A rare crested macaque monkey who snapped a well-known, grinning "selfie" should be declared the photo's owner, animal rights activists have argued in a US federal lawsuit.
Naruto - a six-year-old macaque who lives free in the Tangkoko Reserve on the Indonesian island of Sulawesi - took the image and several others about four years ago using a camera left unattended by British photographer David Slater, People for the Ethical Treatment of Animals (PETA) said in the suit.
The so-called Monkey Selfies that resulted came from "a series of purposeful and voluntary actions by Naruto, unaided by Slater," said the complaint, filed in a US District Court in San Francisco.
"Naruto has the right to own and benefit from the copyright ... in the same manner and to the same extent as any other author," the suit said.
The complaint names Mr Slater, his UK-based company Wildlife Personalities, and Blurb, Inc., a Delaware-based corporation which beginning last year published and sold for profit in the United States a book containing copies of the photos. Naruto's orange-eyed, beaming selfie is its front cover.
PETA said it was bringing the legal action on the rare monkey's behalf because he could not, "due to inaccessibility and incapacity," and that the court had jurisdiction because of the book sales made in the United States.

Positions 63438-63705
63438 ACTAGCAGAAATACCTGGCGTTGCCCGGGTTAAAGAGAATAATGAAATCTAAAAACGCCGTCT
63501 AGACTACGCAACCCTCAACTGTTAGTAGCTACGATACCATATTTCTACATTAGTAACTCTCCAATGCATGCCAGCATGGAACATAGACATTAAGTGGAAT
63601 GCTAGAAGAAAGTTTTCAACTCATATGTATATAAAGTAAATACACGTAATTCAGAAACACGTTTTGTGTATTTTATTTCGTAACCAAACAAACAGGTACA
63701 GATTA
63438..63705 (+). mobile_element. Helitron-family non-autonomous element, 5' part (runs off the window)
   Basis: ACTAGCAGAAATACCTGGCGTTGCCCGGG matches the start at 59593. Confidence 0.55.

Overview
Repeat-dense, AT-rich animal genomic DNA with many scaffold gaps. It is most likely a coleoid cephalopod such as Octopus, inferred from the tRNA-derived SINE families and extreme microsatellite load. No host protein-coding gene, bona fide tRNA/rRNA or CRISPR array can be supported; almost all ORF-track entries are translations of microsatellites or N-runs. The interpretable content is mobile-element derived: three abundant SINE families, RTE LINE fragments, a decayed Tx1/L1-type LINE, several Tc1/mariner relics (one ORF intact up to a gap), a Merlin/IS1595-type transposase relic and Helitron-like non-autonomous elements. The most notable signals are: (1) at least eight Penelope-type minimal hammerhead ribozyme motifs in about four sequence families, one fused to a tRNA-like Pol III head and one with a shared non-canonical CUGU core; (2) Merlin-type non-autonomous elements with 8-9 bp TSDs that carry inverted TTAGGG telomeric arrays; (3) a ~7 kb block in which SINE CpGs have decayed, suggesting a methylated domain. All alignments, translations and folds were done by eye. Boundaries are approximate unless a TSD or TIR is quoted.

Sulawesi crested macaques are listed as critically endangered, according to the International Union for the Conservation of Nature's Red List of Threatened Species.
Between 4,000 to 6,000 live on Sulawesi, and PETA said their numbers have decreased by about 90 percent in the last 25 years, mostly due to human encroachment on their rainforest homes.
PETA asked the court to declare Naruto the author and copyright owner of the photos, and to award the monkey damages.
It also sought a court order letting PETA and a noted primatologist, Dr. Antje Engelhardt of Georg-August University, Gottingen, Germany, administer Naruto's rights on condition that all proceeds be used solely for the benefit of him, his family and community, "including the preservation of their habitat."
Mr Slater did not immediately return a request for comment. His website home page invites visitors to "Read the original story about how I created my famous monkey 'selfie'."
Representatives of Blurb, which describes itself as a self-publishing and marketing platform, did not immediately reply to a similar request.